After the end of the war, Pilcz did not return to the University of Vienna due to his advanced age - at that time he already was 73 years old.

Pilcz above all became well-known for his work on "periodical insanity" as well as on "myxematose insanity". His "Lehrbuch der speziellen Psychiatrie" (1904) was the standard reference in German for many years.[25] Among his most famous works are also "Die periodischen Geistesstoerungen" (1901), "Hygiene des Nervensystems" (1925) and "Die Anfangsstadien der wichtigsten Geisteskrankheiten" (1928).[26]

Among other things, he was an honorary member of the Neurological Association Philadelphia, corresponding member of the Medico-Psychological Association of Great Britain, the Neurologia Tokyo and the Société de Médico-psychologique Paris, a member of the Association of German Psychiatrists and Neurologists as well as the Society of Doctors in Vienna.[27]

 

 


[1] OeStA/AVA, PA, k. k. Min. f. Cultus und Unterricht, Nr. 28237-1902, Curriculum vitae, o. D.

[2] Vgl. Robert Teichl, Oesterreicher der Gegenwart. Lexikon schoepferischer und schaffender Zeitgenossen, Vienna 1951.

[3] Isidor Fischer (ed.), Biographisches Lexikon der hervorragenden Aerzte der letzten fuenfzig Jahre. Bd. 2, Berlin - Vienna 1933.

[4] Alma Kreuter, Deutschsprachige Neurologen und Psychiater. Ein biographisch-bibliographisches Lexikon von den Vorlaeufern bis zur Mitte des 20. Jahrhunderts, Munich – New Providence – London – Paris 1996.

[5] Franz Planer (ed.), Das Jahrbuch der Wiener Gesellschaft, Vienna 1929.

[6] Vgl. Teichl, Oesterreicher.

[7] Kreuter, Neurologen.

[8] OeStA/AVA, fol. 80, Curriculum viate, o. D.

[9] Vgl. OeStA/AVA, PA.

[10] Vgl. Michael Hubenstorf, Oesterreichische Schulen der Psychiatrie und Neurologie, in: Eberhard Gebriel/Wolfgang Neugebauer (eds.), Von der Zwangssterilisierung zur Ermordung. Zur Geschichte der NS-Euthanasie in Wien. Teil II, Vienna – Cologne – Weimar 2002, 409.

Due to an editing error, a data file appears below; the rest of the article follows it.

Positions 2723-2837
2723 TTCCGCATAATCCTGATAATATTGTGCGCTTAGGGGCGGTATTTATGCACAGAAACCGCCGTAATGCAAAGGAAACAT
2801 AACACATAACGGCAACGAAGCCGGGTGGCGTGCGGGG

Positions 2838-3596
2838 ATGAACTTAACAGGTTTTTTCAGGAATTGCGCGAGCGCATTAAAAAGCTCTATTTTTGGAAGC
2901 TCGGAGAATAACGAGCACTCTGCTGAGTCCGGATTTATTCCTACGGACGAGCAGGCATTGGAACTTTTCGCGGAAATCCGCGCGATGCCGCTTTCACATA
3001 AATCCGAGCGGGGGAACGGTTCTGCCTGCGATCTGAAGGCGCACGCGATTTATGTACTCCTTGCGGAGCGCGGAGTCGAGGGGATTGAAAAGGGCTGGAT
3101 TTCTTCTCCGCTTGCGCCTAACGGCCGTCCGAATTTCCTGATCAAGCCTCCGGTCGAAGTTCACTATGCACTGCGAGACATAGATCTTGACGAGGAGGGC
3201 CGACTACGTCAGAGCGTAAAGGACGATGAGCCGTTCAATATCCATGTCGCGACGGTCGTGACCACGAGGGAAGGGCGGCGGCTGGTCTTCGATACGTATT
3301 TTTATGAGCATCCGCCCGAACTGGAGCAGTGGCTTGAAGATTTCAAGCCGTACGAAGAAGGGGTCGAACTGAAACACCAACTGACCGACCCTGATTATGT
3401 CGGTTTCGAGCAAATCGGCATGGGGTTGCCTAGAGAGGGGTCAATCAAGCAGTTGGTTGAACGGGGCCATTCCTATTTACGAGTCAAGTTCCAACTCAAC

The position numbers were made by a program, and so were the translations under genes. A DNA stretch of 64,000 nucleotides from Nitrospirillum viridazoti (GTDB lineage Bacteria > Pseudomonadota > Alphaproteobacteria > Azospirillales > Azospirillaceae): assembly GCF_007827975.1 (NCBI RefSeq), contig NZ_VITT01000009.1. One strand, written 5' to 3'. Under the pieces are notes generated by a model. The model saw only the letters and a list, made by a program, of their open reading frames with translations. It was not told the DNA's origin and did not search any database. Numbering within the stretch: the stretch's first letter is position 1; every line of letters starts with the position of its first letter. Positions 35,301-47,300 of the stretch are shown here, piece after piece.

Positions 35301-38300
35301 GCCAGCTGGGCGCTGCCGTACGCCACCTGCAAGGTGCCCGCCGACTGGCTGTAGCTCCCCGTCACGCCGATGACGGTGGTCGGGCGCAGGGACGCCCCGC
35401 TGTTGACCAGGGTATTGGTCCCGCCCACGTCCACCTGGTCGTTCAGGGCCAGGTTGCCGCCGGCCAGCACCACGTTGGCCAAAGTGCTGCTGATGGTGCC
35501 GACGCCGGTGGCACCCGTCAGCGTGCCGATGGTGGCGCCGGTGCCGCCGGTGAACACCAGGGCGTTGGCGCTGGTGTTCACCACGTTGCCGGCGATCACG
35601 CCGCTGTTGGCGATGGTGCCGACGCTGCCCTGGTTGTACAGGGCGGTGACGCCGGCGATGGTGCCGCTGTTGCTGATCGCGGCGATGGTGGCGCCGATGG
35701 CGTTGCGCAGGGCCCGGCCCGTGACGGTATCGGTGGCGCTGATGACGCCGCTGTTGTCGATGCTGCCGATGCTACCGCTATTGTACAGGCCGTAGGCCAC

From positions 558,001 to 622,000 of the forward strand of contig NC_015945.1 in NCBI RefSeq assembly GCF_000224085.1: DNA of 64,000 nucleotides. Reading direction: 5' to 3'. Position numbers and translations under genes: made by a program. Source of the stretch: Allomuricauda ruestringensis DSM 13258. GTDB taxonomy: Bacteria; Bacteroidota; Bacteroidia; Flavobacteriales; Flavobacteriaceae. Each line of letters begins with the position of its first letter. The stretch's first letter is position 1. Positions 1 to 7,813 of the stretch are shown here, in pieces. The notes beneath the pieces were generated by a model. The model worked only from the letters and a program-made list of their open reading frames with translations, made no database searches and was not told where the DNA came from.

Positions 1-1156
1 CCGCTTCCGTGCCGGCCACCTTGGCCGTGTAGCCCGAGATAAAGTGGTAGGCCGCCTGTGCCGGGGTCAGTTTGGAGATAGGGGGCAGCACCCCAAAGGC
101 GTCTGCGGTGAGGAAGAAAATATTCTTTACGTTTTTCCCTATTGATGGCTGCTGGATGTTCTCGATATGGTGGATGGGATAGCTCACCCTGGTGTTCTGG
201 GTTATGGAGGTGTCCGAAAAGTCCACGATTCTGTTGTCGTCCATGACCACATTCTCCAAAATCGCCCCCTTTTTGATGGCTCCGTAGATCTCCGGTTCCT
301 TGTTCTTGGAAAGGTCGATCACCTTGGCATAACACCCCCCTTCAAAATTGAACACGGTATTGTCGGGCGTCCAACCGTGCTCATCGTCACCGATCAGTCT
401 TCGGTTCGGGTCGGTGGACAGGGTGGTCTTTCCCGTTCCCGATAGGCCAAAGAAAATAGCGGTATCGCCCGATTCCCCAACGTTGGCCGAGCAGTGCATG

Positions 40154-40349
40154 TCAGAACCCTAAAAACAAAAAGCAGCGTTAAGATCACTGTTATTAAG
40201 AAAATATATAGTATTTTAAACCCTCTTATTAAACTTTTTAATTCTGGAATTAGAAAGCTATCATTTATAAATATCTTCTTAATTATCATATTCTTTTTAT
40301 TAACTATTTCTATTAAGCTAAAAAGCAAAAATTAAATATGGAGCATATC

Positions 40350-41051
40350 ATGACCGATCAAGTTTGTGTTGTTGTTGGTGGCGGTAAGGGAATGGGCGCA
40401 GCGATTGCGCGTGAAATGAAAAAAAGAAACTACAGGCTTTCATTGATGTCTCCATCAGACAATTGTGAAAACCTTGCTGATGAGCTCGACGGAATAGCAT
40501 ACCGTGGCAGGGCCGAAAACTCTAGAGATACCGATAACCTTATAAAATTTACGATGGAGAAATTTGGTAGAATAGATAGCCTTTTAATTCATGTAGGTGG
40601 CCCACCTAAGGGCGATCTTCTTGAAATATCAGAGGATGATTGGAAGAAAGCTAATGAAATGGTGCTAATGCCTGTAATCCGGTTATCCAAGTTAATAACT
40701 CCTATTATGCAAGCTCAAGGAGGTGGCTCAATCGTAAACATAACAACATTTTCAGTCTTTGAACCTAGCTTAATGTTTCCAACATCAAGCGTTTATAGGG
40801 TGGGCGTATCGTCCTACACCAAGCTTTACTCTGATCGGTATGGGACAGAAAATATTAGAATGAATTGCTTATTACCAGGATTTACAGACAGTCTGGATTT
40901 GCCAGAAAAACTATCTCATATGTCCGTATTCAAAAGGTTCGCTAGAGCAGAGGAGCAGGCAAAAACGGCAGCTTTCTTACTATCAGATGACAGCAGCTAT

[11] OeStA/AVA, fol. 16, Vaterlaendische Front/Bezirk Josefstadt an die Landesfuehrung der VF/Informationsdienst, 1. 6. 1937.

[12] OeStA/AdR, GA, fol. 7, Hinweis mit allgemeinen Daten zu Pilcz, o. D.

[13] Ebd., Politische Beurteilung des Personalamtes des Kreises I an die NSDAP-Gauleitung Wien/Gau-Personalamt, o. D. (Anfrage der Gauleitung datiert vom 25. 8. 1938). Im Original heißt es: "Ehrenmitglied der CV Verbindung i. d. Kath. Lukasgilde d. Aerzte VF."

[14] Ebd., fol. 2, Aktenvermerk des Gaupersonalamtes, 21. 1. 1944.

[15] UA, RA GZ 677-1937/38, O.-Nr. 62, Oesterreichisches Unterrichtsministerium an Rektorat, 22. 4. 1938.

[16] OeStA/AVA, PA, fol. 8 (back), Beurteilung der Ortsgruppenleitung, 19. 3. 1942.

[17] OeStA/AdR, GA, Politische Beurteilung des Personalamtes des Kreises I an die NSDAP-Gauleitung Wien/Gau-Personalamt, o. D. (Anfrage der Gauleitung datiert vom 25. 8. 1938).

[18] OeStA/AVA, GA, fol. 12, Gauleitung Wien, Betriebserhebung zu Pilcz, 31. 8. 1938.

[19] Teichl, Oesterreicher.

[20] Klaus Hoedl, Performative Beitraege zum Diskurs ueber den "effeminierten Juden", in: Annette Runte/Eva Werth (eds.), Feminisierung der Kultur? Krisen der Maennlichkeit und weiblichen Avantgarden, Wuerzburg 2007, 137-155, 141.

[21] OeStA/AVA, PA, Min. f. i. u. k. A. GZ 356490-2d/39, Reichskommissar fuer die Wiedervereinigung Oesterreichs mit dem Deutschen Reich an Pilcz, 21. 12. 1939.

[22] Vgl. BArch, Reichsaerzteregister.

[23] OeStA/AVA, PA, fol. 8, NSDAP-Gauleitung Wien/Gaupersonalamt an NSDAP Gau Wien Kreis I/Kreispersonalamtsleiter, 27. 10. 1941.

[24] Ebd., fol. 8 (back), Beurteilung der Ortsgruppenleitung, 19. 3. 1942.

[25] Hans Hoff, Nachruf, in: Die Feierliche Inauguration des Rektors der Wiener Universitaet fuer das Studienjahr 1954/55, Wien 1955, 49.

[26] Wilhelm Kosch, Das katholische Deutschland. Bd. 2. Augsburg 1937.

[27] Planer, Jahrbuch.

 

Lit.: archival records in BArch: Reichsaerzteregister; im OeStA/AVA: PA Pilcz; in OeStA/AdR/BMI: GA Pilcz (Nr. 2.564); im UAW: MED PA 404, RA GZ 677 ex 1937/38;
FISCHER 1932/1933, Bd. 2; Wilhelm Kosch, Das katholische Deutschland. Vol. 2. Augsburg 1937; Alma Kreuter, Deutschsprachige Neurologen und Psychiater. Ein biographisch-bibliographisches Lexikon von den Vorlaeufern bis zur Mitte des 20. Jahrhunderts, Munich et al. 1996; PLANER 1929; TEICHL 1951; Klaus Hoedl, Performative Beitraege zum Diskurs ueber den "effeminierten Juden", in: Annette Runte/Eva Werth (eds.), Feminisierung der Kultur? Krisen der Maennlichkeit und weiblichen Avantgarden, Wuerzburg 2007, 137-155; Hans Hoff, Nachruf, in: Die Feierliche Inauguration des Rektors der Wiener Universitaet fuer das Studienjahr 1954/55, Vienna 1955; Michael Hubenstorf, Oesterreichische Schulen der Psychiatrie und Neurologie, in: Eberhard Gebriel/Wolfgang Neugebauer (eds.), Von der Zwangssterilisierung zur Ermordung. Zur Geschichte der NS-Euthanasie in Wien. Vol. II, Vienna et al. 2002; MERINSKY 1980, 195-196; UB MedUni Wien/van Swieten Blog.

Andreas Huber




zuletzt aktualisiert am 18.03.2018